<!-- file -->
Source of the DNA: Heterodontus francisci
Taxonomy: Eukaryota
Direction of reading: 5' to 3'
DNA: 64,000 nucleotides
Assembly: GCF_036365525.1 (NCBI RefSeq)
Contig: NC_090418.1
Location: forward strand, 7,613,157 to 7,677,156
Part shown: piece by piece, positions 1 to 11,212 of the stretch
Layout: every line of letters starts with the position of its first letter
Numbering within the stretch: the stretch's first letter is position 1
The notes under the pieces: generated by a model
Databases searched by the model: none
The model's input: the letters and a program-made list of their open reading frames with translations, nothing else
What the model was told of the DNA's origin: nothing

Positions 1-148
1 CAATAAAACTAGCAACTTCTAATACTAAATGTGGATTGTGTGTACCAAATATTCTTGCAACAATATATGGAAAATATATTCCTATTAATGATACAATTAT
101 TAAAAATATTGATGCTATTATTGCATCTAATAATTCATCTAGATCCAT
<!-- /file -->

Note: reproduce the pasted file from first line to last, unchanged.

Source of the DNA: Heterodontus francisci
Taxonomy: Eukaryota
Direction of reading: 5' to 3'
DNA: 64,000 nucleotides
Assembly: GCF_036365525.1 (NCBI RefSeq)
Contig: NC_090418.1
Location: forward strand, 7,613,157 to 7,677,156
Part shown: piece by piece, positions 1 to 11,212 of the stretch
Layout: every line of letters starts with the position of its first letter
Numbering within the stretch: the stretch's first letter is position 1
The notes under the pieces: generated by a model
Databases searched by the model: none
The model's input: the letters and a program-made list of their open reading frames with translations, nothing else
What the model was told of the DNA's origin: nothing

Positions 1-148
1 CAATAAAACTAGCAACTTCTAATACTAAATGTGGATTGTGTGTACCAAATATTCTTGCAACAATATATGGAAAATATATTCCTATTAATGATACAATTAT
101 TAAAAATATTGATGCTATTATTGCATCTAATAATTCATCTAGATCCAT